Saturday, 16 August 2014

Cooking with Chef: Create private and pubic subnet EC2 instances in a VPC with Knife

In order to access your AWS instance in a VPC private subnet you need a bastion host ( NAT instance). The setup of a bastion is quite easy as described here.

One important remark: don’t forget to add an outbound (egress) rule to the NAT security group (NATSG) to allow SSH traffic.

As soon as you have your bastion in place you probably want to create or bootstrap new instances in your private subnet. Knife gives you the possibility to create EC2 instances in both private and public subnets, you only have to specify the right options to the knife command.

Create an instance in a private subnet

knife ec2 server create --flavor t2.micro --image ami-d44193a3  \
--security-group-ids sg-abcd1234 --tags Name=instance-name      \
--node-name instance-name  --environment staging                \
--region eu-west-1 --availability-zone eu-west-1a               \
--subnet subnet-1122aabb --ssh-gateway ec2-user@         \
--server-connect-attribute private_ip_address                   \
--ssh-user ubuntu --ssh-key staging-key                         \
--run-list 'role[nosql]' --ebs-size 24                          \
--ebs-volume-type gp2
  • ssh-key staging-key: the key pair to access you bastion host
  • ssh-gateway ec2-user@ refers to your bastion host
  • server-connect-attribute private_ip_address: tell knife to access your newly created instance on its private ip through your bastion host.
Remark: this only works if you add the private key (here staging-key) to your authentication agent! Specifying it as identity_file (-i option) does NOT work!
ssh-add staging-key.pem  

SSH access to an instance in a private subnet.

In order to access your instance in a private subnet you need to tunnel your connection. Edit your .ssh/config and add the following lines:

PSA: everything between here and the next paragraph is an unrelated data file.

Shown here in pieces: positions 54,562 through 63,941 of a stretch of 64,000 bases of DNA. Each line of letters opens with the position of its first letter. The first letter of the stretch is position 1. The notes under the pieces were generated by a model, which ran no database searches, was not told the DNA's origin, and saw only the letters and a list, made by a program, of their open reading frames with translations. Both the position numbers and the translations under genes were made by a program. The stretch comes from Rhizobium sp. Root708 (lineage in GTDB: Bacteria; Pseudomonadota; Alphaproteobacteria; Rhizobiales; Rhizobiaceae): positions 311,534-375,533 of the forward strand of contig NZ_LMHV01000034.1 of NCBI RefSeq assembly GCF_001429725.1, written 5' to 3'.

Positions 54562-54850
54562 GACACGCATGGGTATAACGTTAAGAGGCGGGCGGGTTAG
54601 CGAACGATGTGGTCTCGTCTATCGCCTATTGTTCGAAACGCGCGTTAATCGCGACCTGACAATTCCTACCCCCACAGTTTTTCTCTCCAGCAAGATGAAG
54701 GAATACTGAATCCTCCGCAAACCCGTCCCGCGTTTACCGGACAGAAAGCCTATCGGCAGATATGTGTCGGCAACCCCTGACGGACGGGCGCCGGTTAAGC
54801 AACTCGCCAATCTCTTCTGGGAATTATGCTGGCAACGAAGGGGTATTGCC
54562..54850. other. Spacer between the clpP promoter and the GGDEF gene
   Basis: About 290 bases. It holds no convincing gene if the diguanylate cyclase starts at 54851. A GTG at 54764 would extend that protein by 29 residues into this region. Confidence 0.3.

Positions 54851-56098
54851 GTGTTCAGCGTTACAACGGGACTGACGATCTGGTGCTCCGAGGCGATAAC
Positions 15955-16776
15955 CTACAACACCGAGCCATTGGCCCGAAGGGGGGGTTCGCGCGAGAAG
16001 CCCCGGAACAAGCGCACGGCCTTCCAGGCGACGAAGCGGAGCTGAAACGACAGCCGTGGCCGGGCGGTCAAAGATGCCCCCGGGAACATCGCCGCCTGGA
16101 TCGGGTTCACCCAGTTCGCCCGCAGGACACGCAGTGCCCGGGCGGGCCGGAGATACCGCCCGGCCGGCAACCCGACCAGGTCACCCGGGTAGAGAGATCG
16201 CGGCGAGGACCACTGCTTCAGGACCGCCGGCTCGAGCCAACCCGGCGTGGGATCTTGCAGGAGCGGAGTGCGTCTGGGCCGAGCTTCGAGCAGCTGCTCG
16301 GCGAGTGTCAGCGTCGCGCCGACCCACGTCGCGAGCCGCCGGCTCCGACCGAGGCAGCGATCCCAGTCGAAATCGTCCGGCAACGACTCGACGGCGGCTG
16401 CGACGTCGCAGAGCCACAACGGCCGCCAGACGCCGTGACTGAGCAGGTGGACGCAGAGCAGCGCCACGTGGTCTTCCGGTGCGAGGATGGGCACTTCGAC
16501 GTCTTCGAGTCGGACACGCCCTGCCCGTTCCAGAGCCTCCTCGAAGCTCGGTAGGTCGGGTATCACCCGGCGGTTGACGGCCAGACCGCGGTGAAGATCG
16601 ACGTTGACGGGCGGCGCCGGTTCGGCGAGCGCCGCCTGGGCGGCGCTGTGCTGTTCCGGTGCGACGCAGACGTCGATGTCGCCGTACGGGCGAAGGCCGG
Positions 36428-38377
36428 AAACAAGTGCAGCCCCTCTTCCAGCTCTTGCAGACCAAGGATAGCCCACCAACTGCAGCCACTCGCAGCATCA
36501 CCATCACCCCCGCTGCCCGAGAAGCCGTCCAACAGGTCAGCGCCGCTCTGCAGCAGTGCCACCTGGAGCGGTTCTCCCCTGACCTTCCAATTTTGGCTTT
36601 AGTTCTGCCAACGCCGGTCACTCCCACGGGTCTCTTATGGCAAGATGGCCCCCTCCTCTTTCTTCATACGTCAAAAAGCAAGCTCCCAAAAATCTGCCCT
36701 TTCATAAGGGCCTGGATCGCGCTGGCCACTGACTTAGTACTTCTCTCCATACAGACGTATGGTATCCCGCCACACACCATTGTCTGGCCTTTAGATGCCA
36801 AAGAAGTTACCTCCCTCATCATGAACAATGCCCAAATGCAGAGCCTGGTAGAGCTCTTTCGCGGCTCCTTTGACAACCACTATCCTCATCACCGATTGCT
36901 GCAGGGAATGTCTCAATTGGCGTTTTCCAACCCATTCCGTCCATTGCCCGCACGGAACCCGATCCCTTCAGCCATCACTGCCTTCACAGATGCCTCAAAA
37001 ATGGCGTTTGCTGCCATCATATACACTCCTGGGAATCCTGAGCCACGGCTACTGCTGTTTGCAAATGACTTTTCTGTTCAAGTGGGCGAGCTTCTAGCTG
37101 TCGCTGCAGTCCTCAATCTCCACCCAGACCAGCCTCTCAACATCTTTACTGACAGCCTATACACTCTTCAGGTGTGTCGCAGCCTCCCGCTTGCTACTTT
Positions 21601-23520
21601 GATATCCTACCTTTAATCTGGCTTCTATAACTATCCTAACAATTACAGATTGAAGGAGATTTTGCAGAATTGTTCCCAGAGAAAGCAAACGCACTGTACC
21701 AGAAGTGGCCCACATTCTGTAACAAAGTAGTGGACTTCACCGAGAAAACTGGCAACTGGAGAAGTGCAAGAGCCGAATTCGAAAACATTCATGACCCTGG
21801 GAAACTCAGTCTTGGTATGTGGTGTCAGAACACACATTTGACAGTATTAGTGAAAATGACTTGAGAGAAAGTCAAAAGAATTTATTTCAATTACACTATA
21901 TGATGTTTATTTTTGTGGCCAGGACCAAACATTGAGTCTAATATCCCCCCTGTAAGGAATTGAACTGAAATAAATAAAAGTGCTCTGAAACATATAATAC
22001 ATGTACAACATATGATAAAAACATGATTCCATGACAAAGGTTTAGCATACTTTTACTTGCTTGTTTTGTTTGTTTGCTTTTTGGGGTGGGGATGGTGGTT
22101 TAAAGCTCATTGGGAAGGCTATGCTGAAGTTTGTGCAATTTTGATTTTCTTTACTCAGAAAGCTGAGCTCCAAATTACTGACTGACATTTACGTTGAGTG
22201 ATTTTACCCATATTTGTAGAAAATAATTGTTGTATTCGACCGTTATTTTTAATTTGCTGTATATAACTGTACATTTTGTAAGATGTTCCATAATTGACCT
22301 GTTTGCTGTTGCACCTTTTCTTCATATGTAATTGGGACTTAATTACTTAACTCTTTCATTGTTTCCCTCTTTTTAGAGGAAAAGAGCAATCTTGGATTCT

Host sbastion
    User ec2-user
    StrictHostKeyChecking no
    UserKnownHostsFile /dev/null
    IdentityFile ~/.ssh/staging-key.pem
    LogLevel quiet

Host 10.0.0.*
    User ubuntu
    StrictHostKeyChecking no
    UserKnownHostsFile /dev/null
    IdentityFile ~/.ssh/staging-key.pem
    ProxyCommand ssh -W %h:%p sbastion
    LogLevel quiet
This config allows you to access any instance in your private subnet (10.0.0.*) via a simple command.
Here’s an example:

Create an instance in a public subnet

You have two options to create an instance in a public subnet:
  • Associate the instance with an Elastic ip (here:
    knife ec2 server create --flavor t2.micro --image ami-fd6cbd8a  \
    --security-group-ids sg-abcd1234 --tags Name=instance-name      \
    --node-name instance-name --environment staging                 \
    --region eu-west-1 --availability-zone eu-west-1a               \
    --subnet subnet-2233ccdd --associate-eip              \
    --server-connect-attribute public_ip_address                    \
    --run-list 'role[webserver]' --ebs-size 24                      \
    --ebs-volume-type gp2 -x ubuntu -S GP-Staging  
  • Associate the instance with a public ip:
    knife ec2 server create --flavor t2.micro --image ami-fd6cbd8a \
    --security-group-ids sg-abcd1234 --tags Name=instance          \
    --node-name instance-name --environment staging                \
    --region eu-west-1 --availability-zone eu-west-1a              \
    --subnet subnet-2233ccdd --associate-public-ip                 \
    --server-connect-attribute public_ip_address                   \
    --run-list 'role[webserver]' --ebs-size 24                     \
    --ebs-volume-type gp2 -x ubuntu -S GP-Staging   

Happy cooking!

Monday, 11 August 2014

Banana Pi: Boot your rootfs from SATA

Because the Banana Pi comes with a SATA connector it gives you the possibility to hook up an SSD or other hard drive. Besides it even provides a 5V power connector allowing you to power an SDD right from the board. Just be cautious with the power connector’s polarity, I had to switch the wires of my SATA power cable to get things right!

Move the rootfs to a SATA Drive

Currently it’s impossible to boot from a SATA drive without a SD card. You will still need a small SD card for the bootloader. However, it is possible to adjust the bootscript (which is similar to a bootloader) on the SD card so that it points directly to your SATA drive. This way your system will boot the OS right from the SATA drive.

Here’s what you have to do:

Note: all this commands require root privileges.
  1. Connect your SSD (of course :-) )
  2. run fdisk -l and identify your SATA drive. In this example /dev/sda represents the SSD disk.
  3. Prepare your disk
    > fdisk /dev/sda
    Delete all partitions using the “d” option
    Create a new primary partition using the “n” option (you can accept all the defaults)